by Matthew Thompson
The Excavation Searcher is part of the Life on Mars theme and was released back in 2001. It includes 471 pieces and was sold for an MSRP of $50 back when it came out. Along with three Martian minifigures it features a large scorpion-like vehicle and a small base all of which can be seen above.
These are the three minifigures. From left to right that is Pollux, Canopus and Vega. As you can see, Life on Mars‘ Martians aren’t your typical minifigs. I rather like the unique head shape and there are some neat prints on them including all kinds of masks, hair, spots and eyes. One from another set even has freckles! I don’t care for the bodies as much as the typical minifigure builds though. They are kind of lacking that classic LEGO charm because of it and doing things like sitting them down is a little more difficult. This is usually handled by attaching their hands to some sort of bar and just bending them into place. They aren’t quite as poseable either. While I prefer the way themes like Galaxy Squad and Atlantis handled their alien and fantasy creature minifigures, these are still a unique addition to my collection which I can appreciate. I imagine their slimmer body size might have made it easier to create the pod transport system featured in fellow Life on Mars set Aero Tube Hangar.
The real meat of this set comes in the form of the titular Excavation Searcher. This large vehicle features claw and laser arms in the front (one might possibly be a scanning device I suppose) and a tail that acts as a crane in the back giving it a scorpion-like design. There are quite a few neat features packed into the Searcher. If you look underneath the middle section you can see something hanging below.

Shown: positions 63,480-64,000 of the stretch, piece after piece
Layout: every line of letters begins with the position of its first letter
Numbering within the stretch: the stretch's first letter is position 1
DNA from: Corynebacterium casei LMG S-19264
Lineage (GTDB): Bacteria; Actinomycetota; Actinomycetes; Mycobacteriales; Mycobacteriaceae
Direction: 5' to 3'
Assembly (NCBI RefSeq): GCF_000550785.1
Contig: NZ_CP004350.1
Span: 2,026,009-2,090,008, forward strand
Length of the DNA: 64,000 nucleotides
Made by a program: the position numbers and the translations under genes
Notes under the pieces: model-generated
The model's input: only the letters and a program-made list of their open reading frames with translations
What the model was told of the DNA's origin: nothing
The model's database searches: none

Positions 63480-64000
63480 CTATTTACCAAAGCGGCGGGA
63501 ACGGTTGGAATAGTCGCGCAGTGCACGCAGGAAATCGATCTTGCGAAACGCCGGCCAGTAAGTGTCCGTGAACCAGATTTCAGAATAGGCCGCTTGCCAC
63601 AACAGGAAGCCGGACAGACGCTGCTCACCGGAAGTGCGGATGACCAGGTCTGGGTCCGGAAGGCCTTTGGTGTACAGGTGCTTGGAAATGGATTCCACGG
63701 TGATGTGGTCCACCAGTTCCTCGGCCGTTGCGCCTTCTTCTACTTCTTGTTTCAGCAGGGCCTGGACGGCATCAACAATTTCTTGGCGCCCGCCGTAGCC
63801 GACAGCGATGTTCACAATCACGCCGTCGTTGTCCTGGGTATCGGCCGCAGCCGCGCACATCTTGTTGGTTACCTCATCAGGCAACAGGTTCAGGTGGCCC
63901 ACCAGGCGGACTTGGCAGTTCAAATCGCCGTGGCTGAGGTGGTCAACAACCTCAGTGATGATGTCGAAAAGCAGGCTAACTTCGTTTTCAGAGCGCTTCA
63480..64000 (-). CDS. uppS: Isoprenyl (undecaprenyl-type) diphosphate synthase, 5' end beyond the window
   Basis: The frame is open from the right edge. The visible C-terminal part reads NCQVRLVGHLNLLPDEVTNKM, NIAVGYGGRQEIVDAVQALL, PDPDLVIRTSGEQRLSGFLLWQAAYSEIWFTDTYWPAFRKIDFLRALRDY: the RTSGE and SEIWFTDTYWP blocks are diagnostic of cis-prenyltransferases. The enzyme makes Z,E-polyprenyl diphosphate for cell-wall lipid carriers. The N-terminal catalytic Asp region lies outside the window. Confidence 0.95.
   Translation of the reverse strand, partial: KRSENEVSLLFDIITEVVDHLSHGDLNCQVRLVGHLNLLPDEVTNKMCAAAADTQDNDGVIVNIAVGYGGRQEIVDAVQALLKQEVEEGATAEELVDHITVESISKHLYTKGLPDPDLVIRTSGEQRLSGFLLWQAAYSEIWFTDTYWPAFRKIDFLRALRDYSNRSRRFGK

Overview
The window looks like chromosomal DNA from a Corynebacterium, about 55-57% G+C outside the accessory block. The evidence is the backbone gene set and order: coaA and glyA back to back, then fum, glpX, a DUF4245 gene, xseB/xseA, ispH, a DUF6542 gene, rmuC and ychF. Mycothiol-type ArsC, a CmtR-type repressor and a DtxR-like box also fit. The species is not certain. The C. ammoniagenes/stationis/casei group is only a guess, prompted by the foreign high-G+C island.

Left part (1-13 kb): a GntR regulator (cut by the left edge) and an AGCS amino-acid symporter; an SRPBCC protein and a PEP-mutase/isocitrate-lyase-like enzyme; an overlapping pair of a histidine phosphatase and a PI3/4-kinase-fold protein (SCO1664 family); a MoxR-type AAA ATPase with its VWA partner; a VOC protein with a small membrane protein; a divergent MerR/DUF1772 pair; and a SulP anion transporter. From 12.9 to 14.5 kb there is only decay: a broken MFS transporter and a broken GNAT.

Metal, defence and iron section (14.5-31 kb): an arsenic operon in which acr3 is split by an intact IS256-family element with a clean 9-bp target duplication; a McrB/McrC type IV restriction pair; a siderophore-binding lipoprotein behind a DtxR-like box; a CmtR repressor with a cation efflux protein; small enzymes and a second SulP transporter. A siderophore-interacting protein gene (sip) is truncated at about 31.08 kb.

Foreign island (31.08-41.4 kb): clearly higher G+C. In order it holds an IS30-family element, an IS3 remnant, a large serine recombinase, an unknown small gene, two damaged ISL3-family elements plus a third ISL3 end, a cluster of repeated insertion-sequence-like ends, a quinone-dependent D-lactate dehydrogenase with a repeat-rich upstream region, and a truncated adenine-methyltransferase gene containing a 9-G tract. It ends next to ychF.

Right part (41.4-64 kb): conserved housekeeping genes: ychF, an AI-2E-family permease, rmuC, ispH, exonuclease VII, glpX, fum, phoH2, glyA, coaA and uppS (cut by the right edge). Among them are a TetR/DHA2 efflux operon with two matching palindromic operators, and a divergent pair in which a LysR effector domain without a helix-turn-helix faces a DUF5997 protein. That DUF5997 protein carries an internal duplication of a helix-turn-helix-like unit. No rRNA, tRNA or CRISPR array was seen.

It is this little speeder-type ship. Unfortunately the printing is a little messed up on the hood piece, but it is a nice small ship and I like how it hooks into undercarriage of the larger vehicle.
Here is a closer look at the crane which has a lot of mobility. You can use it to pick up these rocks. In the background you can also see how the bars for the rock storage open up.
Maybe the best part about this set is the versatility. It breaks apart, so both pairs of legs, the body and the front cabin can be separated and put together in different ways. Above you can see a mech variant. It didn’t take any rebuilding, just snapping the sections apart and then putting the cabin onto the front pair of legs. It makes for a solid mech and instantly has some swivel action up top because of a piece that sits on the legs in any form.
There isn’t much to complain about for this part of the set. The legs are a bit repetitive to build I suppose. And more so if you delve into the theme since a couple of other sets, two mechs not that dissimilar to the one shown here, have legs very much like the Searcher’s four. But that is only a tiny complaint.
The final portion of the Excavation Searcher set is this base. Nothing too special here. You can drop the rocks in where they will slide/roll down the ramp and into a little bucket. The Searcher can “plug” into the front there. One interesting thing about it is the fact that it fits into Life on Mars‘ largest set, the aforementioned Aero Tube Hanger, at the end of one its pod transport tubes. And that is part of the theme as a whole. Just like I made a mech from the Searcher by swapping some sections around, you can mix and match different modules to create various setups. Admittedly that leads to a lot of color clashing, something that doesn’t really fit my tastes for display, but I imagine it being a lot of fun for younger builders who want to play around with them. The different combos mean new things to play with without rebuilding anything from scratch.
I think the Excavation Searcher is a great set and my favorite based on what I was able to rebuild from my Life on Mars collection. The main draw is definitely the Searcher itself. I love the ability to quickly create different setups and looks due to the modular style of the build. The orange and tan color combo is an odd one. It isn’t particularly vibrant like a lot of space sets, but it works well and in my mind fits into Life on Mars‘ focus on exploration over combat. It strikes me as a good look for a more work-focused vehicle like the Searcher. Overall I had a blast rebuilding this set.
Be on the lookout for more LEGO posts soon and thanks for reading my first review!